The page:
> <mailto:matt%40jamengineering.com>>
                > To: <coldwarcomms@ yahoogroups. com
                > <mailto:coldwarcomms%40yahoogroups.com>>
                > Sent: Monday, January 29, 2007 11:19 AM
                > Subject: Re: [coldwarcomms] Bunker
                >
                > > Blake Bowers wrote:
                > >
                > >> http://www.bbc co.uk/wiltshire/ content/articles /2005/12/
                > >> 14/burlington_ nuclear_bunker_ feature.shtml
                > >> <http://www.bbc co.uk/wiltshire/ content/articles /2005/12/
                > 14/burlington_ nuclear_bunker_ feature.shtml
                > <http://www.bbc.co.uk/wiltshire/content/articles/2005/12/14/burlington_nuclear_bunker_feature.shtml>>
                > >>
                > >> I don't know if this was posted here before, but this is great.
                > >>
                > >> Check out the size of the operator console!
                > >>
                > > Interesting place.
                > >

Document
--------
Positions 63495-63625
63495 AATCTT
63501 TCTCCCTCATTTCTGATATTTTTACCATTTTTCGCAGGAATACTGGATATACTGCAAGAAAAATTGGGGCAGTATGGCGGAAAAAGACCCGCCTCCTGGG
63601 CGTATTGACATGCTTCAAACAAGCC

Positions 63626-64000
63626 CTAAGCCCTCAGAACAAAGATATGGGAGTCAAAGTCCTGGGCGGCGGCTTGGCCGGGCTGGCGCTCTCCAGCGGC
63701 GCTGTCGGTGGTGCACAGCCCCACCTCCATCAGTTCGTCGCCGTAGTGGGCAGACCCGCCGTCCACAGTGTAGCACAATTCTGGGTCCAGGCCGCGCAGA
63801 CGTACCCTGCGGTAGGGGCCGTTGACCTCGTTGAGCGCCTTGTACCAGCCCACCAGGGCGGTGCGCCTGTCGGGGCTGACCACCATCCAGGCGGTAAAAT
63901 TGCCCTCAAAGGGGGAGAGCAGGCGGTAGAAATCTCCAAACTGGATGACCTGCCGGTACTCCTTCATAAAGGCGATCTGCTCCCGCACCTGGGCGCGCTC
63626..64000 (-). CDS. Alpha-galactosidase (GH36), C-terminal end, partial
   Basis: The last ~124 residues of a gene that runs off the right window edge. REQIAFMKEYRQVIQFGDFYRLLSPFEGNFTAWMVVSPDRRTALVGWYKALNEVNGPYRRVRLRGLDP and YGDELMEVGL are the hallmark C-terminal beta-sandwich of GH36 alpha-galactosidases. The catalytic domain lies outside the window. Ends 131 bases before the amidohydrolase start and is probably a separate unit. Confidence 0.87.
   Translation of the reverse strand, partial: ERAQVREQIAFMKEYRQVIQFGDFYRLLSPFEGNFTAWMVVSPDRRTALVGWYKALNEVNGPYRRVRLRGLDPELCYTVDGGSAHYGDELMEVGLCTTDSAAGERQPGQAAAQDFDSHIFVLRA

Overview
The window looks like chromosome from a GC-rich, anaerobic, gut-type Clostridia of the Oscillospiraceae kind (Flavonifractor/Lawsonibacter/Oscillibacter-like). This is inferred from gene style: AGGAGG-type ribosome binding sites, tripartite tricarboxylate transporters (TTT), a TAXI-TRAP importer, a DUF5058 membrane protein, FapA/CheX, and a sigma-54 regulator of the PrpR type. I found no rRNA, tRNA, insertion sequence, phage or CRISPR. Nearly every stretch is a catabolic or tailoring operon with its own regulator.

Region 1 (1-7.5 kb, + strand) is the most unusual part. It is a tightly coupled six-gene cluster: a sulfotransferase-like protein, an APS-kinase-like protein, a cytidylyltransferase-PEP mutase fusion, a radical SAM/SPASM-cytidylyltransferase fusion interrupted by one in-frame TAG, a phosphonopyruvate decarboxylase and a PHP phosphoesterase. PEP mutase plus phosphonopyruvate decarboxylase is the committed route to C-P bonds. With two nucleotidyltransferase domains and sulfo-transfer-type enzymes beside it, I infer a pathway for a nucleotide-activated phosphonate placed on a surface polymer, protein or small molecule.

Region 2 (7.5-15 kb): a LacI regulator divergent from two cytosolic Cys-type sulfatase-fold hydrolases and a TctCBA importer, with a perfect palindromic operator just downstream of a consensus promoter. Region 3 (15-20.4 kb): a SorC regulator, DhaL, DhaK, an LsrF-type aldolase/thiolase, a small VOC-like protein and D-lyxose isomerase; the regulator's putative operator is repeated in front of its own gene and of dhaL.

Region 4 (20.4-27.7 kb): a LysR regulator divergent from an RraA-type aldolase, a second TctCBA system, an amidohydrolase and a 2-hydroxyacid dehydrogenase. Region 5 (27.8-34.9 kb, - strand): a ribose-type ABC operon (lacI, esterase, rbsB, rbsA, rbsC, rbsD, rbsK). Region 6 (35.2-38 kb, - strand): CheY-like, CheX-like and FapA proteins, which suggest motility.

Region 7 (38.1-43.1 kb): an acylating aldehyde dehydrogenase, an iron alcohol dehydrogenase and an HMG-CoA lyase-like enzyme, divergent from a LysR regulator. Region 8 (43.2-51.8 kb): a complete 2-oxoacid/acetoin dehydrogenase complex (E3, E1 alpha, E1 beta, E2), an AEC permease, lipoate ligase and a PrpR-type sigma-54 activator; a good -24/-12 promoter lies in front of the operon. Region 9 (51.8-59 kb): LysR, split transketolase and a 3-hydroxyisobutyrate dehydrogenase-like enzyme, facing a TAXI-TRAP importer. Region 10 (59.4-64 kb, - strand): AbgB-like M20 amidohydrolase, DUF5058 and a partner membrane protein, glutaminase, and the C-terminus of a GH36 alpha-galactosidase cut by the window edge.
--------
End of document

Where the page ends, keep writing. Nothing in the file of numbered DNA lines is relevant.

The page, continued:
> > Something's fishy with their numbers though. For a place that's "only"
                > > 35 acres, having 60 miles of roads makes the roads less than 5 feet
                > > wide, and doesn't leave any room for anything else. They say it's over 1
                > > km in length (mixing units is rarely a good idea), making it less than
                > > 500' wide (on average, probably not strictly rectangular) . I can see
                > > having a couple of parallel roads running the length with a few
                > > connectors, but anything over 4km of roads just makes it a 35 acre
                > > parking lot. They don't mention how they get fresh air, but I'm guessing
                > > you wouldn't want a lot of vehicles driving around on a regular basis.
                > > Or did they have electric cars? Or a trolley system? Not that there was
                > > really anywhere to go.
                > >
                > > Matt
                >
              • ozob99
                More detail on Burlington: http://www.theblogbelow.com/2008/07/burlington-nuclear-bunker-at-c.html
                Message 7 of 9 , Dec 27, 2013